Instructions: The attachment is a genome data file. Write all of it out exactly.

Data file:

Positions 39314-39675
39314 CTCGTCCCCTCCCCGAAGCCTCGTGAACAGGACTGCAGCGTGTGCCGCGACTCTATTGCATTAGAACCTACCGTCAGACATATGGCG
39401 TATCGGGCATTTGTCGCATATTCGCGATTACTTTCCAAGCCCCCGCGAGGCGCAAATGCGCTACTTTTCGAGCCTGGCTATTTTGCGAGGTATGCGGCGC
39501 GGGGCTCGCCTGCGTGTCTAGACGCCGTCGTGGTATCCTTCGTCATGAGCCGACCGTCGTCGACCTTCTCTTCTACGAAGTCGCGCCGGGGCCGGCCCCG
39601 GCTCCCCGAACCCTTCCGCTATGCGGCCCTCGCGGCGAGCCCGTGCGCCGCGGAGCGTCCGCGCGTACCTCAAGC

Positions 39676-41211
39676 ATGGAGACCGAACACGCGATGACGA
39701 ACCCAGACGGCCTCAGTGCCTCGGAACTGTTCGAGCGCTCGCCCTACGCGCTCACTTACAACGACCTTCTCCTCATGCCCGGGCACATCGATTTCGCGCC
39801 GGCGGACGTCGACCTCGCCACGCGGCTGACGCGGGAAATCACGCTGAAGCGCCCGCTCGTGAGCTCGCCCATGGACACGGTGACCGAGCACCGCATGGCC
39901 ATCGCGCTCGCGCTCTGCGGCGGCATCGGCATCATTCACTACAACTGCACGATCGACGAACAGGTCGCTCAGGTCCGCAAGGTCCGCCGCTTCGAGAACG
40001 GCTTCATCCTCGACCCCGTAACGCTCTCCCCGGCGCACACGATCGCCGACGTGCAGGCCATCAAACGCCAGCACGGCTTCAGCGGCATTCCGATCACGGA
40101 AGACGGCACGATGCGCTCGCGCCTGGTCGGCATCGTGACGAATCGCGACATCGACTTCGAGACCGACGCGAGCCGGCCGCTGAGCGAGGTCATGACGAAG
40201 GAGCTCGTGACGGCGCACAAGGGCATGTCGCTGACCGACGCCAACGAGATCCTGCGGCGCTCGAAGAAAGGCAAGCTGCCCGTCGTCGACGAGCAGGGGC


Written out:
Positions 39314-39675
39314 CTCGTCCCCTCCCCGAAGCCTCGTGAACAGGACTGCAGCGTGTGCCGCGACTCTATTGCATTAGAACCTACCGTCAGACATATGGCG
39401 TATCGGGCATTTGTCGCATATTCGCGATTACTTTCCAAGCCCCCGCGAGGCGCAAATGCGCTACTTTTCGAGCCTGGCTATTTTGCGAGGTATGCGGCGC
39501 GGGGCTCGCCTGCGTGTCTAGACGCCGTCGTGGTATCCTTCGTCATGAGCCGACCGTCGTCGACCTTCTCTTCTACGAAGTCGCGCCGGGGCCGGCCCCG
39601 GCTCCCCGAACCCTTCCGCTATGCGGCCCTCGCGGCGAGCCCGTGCGCCGCGGAGCGTCCGCGCGTACCTCAAGC

Positions 39676-41211
39676 ATGGAGACCGAACACGCGATGACGA
39701 ACCCAGACGGCCTCAGTGCCTCGGAACTGTTCGAGCGCTCGCCCTACGCGCTCACTTACAACGACCTTCTCCTCATGCCCGGGCACATCGATTTCGCGCC
39801 GGCGGACGTCGACCTCGCCACGCGGCTGACGCGGGAAATCACGCTGAAGCGCCCGCTCGTGAGCTCGCCCATGGACACGGTGACCGAGCACCGCATGGCC
39901 ATCGCGCTCGCGCTCTGCGGCGGCATCGGCATCATTCACTACAACTGCACGATCGACGAACAGGTCGCTCAGGTCCGCAAGGTCCGCCGCTTCGAGAACG
40001 GCTTCATCCTCGACCCCGTAACGCTCTCCCCGGCGCACACGATCGCCGACGTGCAGGCCATCAAACGCCAGCACGGCTTCAGCGGCATTCCGATCACGGA
40101 AGACGGCACGATGCGCTCGCGCCTGGTCGGCATCGTGACGAATCGCGACATCGACTTCGAGACCGACGCGAGCCGGCCGCTGAGCGAGGTCATGACGAAG
40201 GAGCTCGTGACGGCGCACAAGGGCATGTCGCTGACCGACGCCAACGAGATCCTGCGGCGCTCGAAGAAAGGCAAGCTGCCCGTCGTCGACGAGCAGGGGC